The partnership is a pretty big deal, showing another milestone in the unification of video game companies. Whether or not these changes will affect their boxes in any major way, however, is yet to be seen. This partnership can also lead to other partnership down the line, and what that partnership could entail may be interesting.
E3 is inching closer, though the state of E3 seems to be up in the air. In a surprise twist, Netflix announced that they will have a booth at E3. Through a Twitter thread between NX on Netflix, a Twitter account focusing on sci-fi content, and the E3 Twitter account, the two went back and fourth talking about a Netflix panel (in a totally non-scripted way). If the tweets are to be believed, the panel will be called "Bringing Your Favorite Shows to Life: Developing Netflix Originals into Video Games," and the only thing confirmed at the panel is their upcoming Stranger Things game, though they say more will come. My guess is there will be something on the upcoming Peaky Blinders game, but that isn’t confirmed. One thing is for sure though: the panel is going to be interesting.
In other E3 news, Activision is not having a floor presence at E3. The company is sticking to private meetings instead, with a representative stating “While we won't have a traditional space on the show floor, we look forward to participating at E3 across a number of activities.” EA, on the other hand, is partnering up with E3, though what means isn’t entirely known.
E3 is changing as we know it, and whether or not it survives this change is yet to be seen.
The first blog, on the 14th, is the beginning of a new franchise ranking. I am taking on the Yakuza series, starting with Yakuza Zero. The first game in a ranking is important, as for it sets the precedent for the rest of the series. The precedent this game sets up is incredible. The story is long and convoluted, feeling more like a TV show than a long movie. The combat is a lot of fun, and mastering each move to dish out maximum brutality is fun to learn. The world and the things you can do in it are small yet compact and detailed like few other games I have played. Yet despite all of that, this game feels more down-to-Earth in its tone compared to other games. This game is obviously at the number one spot because, well, it’s the only game on the rank so far, but I predict it is going to stay up top for a good amount of time.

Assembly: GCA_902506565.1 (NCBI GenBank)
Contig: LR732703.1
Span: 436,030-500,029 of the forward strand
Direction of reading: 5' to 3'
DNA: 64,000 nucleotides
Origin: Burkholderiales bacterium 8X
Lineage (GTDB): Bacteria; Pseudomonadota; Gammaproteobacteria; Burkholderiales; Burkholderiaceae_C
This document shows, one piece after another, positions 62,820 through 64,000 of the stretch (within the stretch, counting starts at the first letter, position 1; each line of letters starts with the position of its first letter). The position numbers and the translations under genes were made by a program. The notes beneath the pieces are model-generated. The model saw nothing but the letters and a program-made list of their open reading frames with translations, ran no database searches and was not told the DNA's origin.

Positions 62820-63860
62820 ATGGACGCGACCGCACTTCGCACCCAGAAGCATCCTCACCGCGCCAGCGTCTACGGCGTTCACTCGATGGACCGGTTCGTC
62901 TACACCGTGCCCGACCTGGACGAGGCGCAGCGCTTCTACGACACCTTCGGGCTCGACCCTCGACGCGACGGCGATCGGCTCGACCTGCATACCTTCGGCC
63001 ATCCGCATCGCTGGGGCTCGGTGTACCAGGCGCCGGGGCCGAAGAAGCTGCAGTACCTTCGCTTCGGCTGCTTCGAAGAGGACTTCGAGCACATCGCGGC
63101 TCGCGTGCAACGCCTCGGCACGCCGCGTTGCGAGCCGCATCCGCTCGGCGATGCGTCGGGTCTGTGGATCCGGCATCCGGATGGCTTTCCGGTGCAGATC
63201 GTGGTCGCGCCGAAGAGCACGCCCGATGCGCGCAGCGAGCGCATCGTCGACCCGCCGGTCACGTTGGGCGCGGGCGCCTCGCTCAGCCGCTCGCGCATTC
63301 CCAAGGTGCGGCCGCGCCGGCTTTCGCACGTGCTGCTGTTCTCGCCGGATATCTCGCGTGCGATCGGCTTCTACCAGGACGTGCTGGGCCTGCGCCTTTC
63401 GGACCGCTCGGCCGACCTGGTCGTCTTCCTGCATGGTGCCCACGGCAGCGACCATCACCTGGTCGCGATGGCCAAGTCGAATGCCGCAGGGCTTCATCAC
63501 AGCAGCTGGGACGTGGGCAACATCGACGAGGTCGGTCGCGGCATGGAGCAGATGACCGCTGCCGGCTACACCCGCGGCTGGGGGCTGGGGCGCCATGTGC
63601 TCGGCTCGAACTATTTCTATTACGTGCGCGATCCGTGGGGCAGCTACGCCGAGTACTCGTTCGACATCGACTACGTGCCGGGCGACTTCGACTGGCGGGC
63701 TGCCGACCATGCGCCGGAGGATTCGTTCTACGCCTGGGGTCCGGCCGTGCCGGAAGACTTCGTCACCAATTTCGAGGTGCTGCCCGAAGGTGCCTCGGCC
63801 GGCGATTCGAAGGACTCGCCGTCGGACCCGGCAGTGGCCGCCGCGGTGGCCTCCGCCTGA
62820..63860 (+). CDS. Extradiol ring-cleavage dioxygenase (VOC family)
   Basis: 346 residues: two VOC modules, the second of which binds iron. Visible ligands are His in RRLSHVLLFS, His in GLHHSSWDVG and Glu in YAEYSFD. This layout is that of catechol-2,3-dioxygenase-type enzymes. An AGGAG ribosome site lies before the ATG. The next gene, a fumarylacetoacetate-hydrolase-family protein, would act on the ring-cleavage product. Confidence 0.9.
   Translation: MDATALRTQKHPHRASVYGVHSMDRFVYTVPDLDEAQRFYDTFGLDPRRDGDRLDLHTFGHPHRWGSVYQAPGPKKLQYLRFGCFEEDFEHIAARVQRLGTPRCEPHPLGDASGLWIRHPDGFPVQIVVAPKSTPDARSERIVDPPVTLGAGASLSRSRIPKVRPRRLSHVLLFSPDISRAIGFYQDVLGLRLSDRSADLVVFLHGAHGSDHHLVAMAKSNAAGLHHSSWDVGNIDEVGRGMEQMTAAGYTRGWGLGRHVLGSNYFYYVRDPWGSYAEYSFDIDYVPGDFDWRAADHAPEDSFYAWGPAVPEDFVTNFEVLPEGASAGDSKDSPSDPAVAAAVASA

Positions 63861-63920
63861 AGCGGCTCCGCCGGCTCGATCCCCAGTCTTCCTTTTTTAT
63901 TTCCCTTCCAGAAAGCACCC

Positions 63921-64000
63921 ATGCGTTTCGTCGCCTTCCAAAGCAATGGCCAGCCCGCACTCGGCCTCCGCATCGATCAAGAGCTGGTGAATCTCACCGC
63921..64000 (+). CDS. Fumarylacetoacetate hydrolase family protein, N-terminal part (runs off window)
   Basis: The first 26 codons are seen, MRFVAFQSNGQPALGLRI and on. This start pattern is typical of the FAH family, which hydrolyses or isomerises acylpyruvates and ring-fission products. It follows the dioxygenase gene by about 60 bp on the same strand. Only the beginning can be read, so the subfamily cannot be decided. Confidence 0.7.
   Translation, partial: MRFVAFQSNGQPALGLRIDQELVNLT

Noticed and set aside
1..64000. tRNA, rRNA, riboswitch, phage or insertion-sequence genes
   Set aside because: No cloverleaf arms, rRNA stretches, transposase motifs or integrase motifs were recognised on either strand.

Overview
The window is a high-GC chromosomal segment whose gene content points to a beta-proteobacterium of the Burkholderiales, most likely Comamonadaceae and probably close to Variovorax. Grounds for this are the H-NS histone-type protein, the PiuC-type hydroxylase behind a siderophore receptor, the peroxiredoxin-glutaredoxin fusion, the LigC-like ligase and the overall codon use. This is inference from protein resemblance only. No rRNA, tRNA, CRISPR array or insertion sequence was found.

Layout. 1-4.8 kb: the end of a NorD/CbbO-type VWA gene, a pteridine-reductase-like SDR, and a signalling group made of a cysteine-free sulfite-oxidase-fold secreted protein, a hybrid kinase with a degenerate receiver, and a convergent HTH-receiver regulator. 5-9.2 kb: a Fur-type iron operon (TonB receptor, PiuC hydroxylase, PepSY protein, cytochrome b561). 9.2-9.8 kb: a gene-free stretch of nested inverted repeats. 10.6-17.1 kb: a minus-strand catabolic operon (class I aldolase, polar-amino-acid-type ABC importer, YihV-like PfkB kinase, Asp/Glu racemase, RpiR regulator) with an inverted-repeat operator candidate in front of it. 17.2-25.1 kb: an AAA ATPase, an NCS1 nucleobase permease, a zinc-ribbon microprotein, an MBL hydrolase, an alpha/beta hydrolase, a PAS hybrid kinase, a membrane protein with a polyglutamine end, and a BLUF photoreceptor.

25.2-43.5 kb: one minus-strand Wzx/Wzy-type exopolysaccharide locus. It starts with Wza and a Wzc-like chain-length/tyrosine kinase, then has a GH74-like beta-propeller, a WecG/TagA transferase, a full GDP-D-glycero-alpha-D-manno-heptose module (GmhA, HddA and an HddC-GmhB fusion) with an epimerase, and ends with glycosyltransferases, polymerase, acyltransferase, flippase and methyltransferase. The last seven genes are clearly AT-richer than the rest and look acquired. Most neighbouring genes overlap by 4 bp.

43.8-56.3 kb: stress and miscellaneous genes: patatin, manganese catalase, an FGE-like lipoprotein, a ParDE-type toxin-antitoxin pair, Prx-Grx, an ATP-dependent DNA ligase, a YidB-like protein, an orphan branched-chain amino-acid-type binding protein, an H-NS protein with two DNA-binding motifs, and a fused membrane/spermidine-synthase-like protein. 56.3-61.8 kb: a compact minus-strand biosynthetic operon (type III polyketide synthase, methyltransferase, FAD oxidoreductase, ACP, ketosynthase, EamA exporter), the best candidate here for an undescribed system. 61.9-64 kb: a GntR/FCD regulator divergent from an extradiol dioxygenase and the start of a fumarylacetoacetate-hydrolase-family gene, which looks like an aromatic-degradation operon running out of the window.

The second blog is on the multiplayer shooter Pandemic Express. The game is about either being human and trying to reach the station on a train, or being a zombie and trying to turn other humans. It’s a simple premise, but one that works very well. Playing both sides is a blast, and dying in this game doesn’t mean losing. On top of that, the traversal mechanics are a lot of fun to master, and I am in love with its unique art style. The game still has a ways to go in terms of its bug fixing, features, and balancing, but what is there is already a blast.
One Game I am Playing
Thanks to the fine folks at Vblank Entertainment, I have been playing Shakedown Hawaii. A successor to Retro City Rampage, Shakedown Hawaii is a top-down open-world action game about an old CEO who is building his business empire back up after it decayed. Long story short, this is essentially a retro top-down Grand Theft Auto with an emphasis on business. I have actually 100% completed the game, so my time with the game is over as of this writing, but the time I had with the game was a blast. The top-down action and large variety of weapons are fun to use, the humor (which is usually more miss than hit with me in video games) is actually pretty spot-on and made me laugh quite a bit, and the business meta-game (which actually allows me to buy every single building on the map), is a fun little way to make a lot of cash without it being too intrusive. Towards the end, the game started to peter out, with missions getting more repetitive and my business making a stupid amount of money but without anything to spend the money on. Still, my time with the game is solid, and I can’t wait to try out Retro City Rampage in the near future. Expect a full review of the game soon.